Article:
Results 1 to 6 of 6
    • Member Info
      • Native Language:
      • Italian
      • Home Country:
      • Italy
      • Current Location:
      • Italy

    • Join Date: Apr 2009
    • Posts: 254
    • Post Thanks / Like
    #1

    Old and elderly

    I can't understand what is the difference between these two. When I am writing a text when should I use each?


    • Join Date: Feb 2009
    • Posts: 1
    • Post Thanks / Like
    #2

    Re: Old and elderly

    The cOED 6th edition gives elderly as 'Somewhat old; past middle age' While old is 'Advanced in age, far on in natural period of existence.'

    For me, 'old' brings images of drooling people in old-age homes, while elderly is a sweet old granny/grandpa who still does his/her own garden. Obvioulsy it depends a lot on context.

    Hope this helps.

    • Member Info
      • Native Language:
      • Italian
      • Home Country:
      • Italy
      • Current Location:
      • Italy

    • Join Date: Apr 2009
    • Posts: 254
    • Post Thanks / Like
    #3

    Re: Old and elderly

    Quote Originally Posted by sixhobbits View Post
    The cOED 6th edition gives elderly as 'Somewhat old; past middle age' While old is 'Advanced in age, far on in natural period of existence.'

    For me, 'old' brings images of drooling people in old-age homes, while elderly is a sweet old granny/grandpa who still does his/her own garden. Obvioulsy it depends a lot on context.

    Hope this helps.
    Thank you very much. Of course it always is very good to have the idea of someone who is a native speaker in the matters such as this.

    • Member Info
      • Native Language:
      • German
      • Home Country:
      • Germany
      • Current Location:
      • Canada

    • Join Date: Nov 2008
    • Posts: 1,032
    • Post Thanks / Like
    #4

    Re: Old and elderly

    It seems to me that in Canada at least, "old" when referring to people has become a bad word. "Elderly" or "quite elderly" is used often.

    I am in the bed and breakfast business. Some time ago we had guests from China. A three generation family. The oldest member was the 90 year old grandmother. Her son introduced her to me and mentioned that she was "very old". I chided him somewhat by saying "That's impolite, telling a lady's age!"

    He told me that no, it is very important in China to be proud of your age, and that the old people are revered. I wish it would be like that here. I know that there are Chinese members here on this site, am I right in the assumption of age being revered?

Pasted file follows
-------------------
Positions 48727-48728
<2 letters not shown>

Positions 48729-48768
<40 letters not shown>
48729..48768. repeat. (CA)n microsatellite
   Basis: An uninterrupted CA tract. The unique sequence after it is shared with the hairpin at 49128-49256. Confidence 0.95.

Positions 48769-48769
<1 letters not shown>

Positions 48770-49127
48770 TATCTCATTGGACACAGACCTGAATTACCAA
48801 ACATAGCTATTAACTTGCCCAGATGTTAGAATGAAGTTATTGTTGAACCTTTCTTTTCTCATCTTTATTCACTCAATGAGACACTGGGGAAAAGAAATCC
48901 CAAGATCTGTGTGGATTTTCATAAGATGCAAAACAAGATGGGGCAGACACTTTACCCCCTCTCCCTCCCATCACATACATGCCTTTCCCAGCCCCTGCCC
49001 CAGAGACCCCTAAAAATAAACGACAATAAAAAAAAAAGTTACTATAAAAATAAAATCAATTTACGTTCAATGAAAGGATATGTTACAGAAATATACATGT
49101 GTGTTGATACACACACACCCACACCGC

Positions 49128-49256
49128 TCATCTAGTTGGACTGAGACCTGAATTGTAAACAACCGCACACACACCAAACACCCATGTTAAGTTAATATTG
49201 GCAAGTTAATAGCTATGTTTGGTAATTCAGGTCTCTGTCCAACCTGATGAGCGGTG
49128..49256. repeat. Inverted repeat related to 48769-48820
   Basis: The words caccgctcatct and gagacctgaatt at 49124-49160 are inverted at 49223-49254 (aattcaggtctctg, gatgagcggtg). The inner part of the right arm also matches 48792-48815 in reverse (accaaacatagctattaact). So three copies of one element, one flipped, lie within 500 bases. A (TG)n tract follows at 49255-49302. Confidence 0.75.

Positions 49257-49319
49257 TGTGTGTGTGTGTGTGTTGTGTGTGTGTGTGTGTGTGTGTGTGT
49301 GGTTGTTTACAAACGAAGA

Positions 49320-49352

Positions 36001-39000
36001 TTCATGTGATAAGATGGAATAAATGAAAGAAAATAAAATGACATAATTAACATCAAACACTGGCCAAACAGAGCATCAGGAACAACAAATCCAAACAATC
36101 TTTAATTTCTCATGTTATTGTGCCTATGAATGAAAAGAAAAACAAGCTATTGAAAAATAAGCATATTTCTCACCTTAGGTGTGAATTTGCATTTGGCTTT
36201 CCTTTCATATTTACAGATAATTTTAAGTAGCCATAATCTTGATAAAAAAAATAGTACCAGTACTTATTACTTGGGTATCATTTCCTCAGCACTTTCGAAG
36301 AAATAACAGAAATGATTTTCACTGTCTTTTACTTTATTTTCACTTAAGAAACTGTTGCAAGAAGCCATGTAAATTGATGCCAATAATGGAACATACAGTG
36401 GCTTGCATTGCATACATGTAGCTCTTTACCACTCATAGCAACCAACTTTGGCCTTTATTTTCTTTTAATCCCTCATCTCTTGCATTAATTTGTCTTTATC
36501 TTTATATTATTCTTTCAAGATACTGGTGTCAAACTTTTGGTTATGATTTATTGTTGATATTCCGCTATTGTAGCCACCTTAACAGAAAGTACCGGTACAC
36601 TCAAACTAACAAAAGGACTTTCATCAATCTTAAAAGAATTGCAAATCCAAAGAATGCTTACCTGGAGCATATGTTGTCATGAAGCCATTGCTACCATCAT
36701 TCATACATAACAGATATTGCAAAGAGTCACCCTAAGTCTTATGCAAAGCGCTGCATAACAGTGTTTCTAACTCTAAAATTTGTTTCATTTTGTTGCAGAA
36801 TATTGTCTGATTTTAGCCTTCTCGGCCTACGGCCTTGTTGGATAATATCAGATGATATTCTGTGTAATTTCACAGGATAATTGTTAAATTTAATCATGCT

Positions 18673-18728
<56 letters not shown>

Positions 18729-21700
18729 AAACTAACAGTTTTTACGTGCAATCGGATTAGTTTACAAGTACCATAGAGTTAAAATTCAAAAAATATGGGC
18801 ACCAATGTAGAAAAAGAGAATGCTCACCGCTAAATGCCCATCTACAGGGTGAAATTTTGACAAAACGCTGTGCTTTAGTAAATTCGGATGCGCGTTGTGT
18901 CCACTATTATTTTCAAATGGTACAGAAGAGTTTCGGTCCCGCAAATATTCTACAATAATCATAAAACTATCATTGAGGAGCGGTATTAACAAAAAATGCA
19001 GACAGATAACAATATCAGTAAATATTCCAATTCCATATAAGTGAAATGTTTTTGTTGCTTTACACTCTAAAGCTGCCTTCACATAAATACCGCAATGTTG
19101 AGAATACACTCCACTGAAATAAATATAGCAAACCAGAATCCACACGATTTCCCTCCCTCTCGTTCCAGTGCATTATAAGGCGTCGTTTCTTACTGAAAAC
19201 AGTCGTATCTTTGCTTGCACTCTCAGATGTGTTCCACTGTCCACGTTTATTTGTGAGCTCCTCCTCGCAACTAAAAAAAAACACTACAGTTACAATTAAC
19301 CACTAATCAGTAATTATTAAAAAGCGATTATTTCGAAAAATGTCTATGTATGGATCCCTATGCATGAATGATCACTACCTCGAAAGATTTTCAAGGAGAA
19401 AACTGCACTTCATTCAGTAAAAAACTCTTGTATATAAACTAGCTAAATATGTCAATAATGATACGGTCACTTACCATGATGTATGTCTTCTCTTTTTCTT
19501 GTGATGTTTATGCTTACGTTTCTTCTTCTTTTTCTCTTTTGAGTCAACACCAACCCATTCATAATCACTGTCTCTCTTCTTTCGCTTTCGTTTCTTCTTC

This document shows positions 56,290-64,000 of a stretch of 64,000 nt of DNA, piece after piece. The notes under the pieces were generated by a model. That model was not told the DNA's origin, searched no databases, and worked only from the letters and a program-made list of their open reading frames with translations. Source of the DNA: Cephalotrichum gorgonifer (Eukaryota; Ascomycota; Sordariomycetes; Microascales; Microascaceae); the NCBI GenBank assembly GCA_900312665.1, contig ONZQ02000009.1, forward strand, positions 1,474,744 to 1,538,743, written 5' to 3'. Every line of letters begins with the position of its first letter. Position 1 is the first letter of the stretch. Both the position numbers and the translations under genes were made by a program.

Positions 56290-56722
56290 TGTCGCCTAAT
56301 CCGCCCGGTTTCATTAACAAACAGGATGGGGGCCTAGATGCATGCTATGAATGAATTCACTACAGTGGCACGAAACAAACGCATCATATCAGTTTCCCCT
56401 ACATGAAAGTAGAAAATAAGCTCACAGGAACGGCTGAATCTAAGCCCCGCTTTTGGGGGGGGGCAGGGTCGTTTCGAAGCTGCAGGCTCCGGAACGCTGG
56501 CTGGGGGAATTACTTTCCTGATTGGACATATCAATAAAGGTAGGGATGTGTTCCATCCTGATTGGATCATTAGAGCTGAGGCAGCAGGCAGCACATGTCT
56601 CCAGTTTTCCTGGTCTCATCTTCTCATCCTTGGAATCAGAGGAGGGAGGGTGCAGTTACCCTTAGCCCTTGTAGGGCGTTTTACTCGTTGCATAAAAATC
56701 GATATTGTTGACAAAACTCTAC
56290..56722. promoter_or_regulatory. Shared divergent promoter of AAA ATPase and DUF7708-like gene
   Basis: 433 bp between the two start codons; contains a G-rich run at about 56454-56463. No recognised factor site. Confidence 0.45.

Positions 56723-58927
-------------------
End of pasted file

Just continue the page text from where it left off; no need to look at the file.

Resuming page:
• Member Info
      • Native Language:
      • Italian
      • Home Country:
      • Italy
      • Current Location:
      • Italy

    • Join Date: Apr 2009
    • Posts: 254
    • Post Thanks / Like
    #5

    Re: Old and elderly

    So what I comprehend from this all is that elderly is somehow more formal and polite and usually is used for people? Can we use to for other things?

    • Member Info
      • Native Language:
      • American English
      • Home Country:
      • United States
      • Current Location:
      • United States

    • Join Date: Oct 2008
    • Posts: 907
    • Post Thanks / Like
    #6

    Re: Old and elderly

    Quote Originally Posted by maral55 View Post
    So what I comprehend from this all is that elderly is somehow more formal and polite and usually is used for people? Can we use to for other things?
    Dear maral:

    Yes, elderly is used for people. Old can be used for the animate and inanimate.
    Elderly is considered a more polite term than old.
    People also use 'older' as a softened form of 'old'.
    An elder is a respected member of the oldest living generation of a group, tribe, congregation or other body of people.

    Examples:

    Posted on public transportation: 'Please reserve these seats for the elderly and disabled.'
    'Is Mr. Roberts here?' 'Yes, he's the elderly gentleman by the door.'

    'I need a new backpack. This old one is worn out.'
    'When my grandmother was a very old woman, she lived with us.'

    'The older members of the staff can remember when the company was founded.

    The council of elders gathered to discuss issues that will affect the future of the church.

    The term 'senior citizens' or just 'seniors' is sometimes used (AmE) to refer to people over 65 or 70 years of age. This usage is impersonal and often used in government publications.

    I hope this is helpful,

    Petra

Bookmarks

Posting Permissions

  • You may not post new threads
  • You may not post replies
  • You may not post attachments
  • You may not edit your posts
  •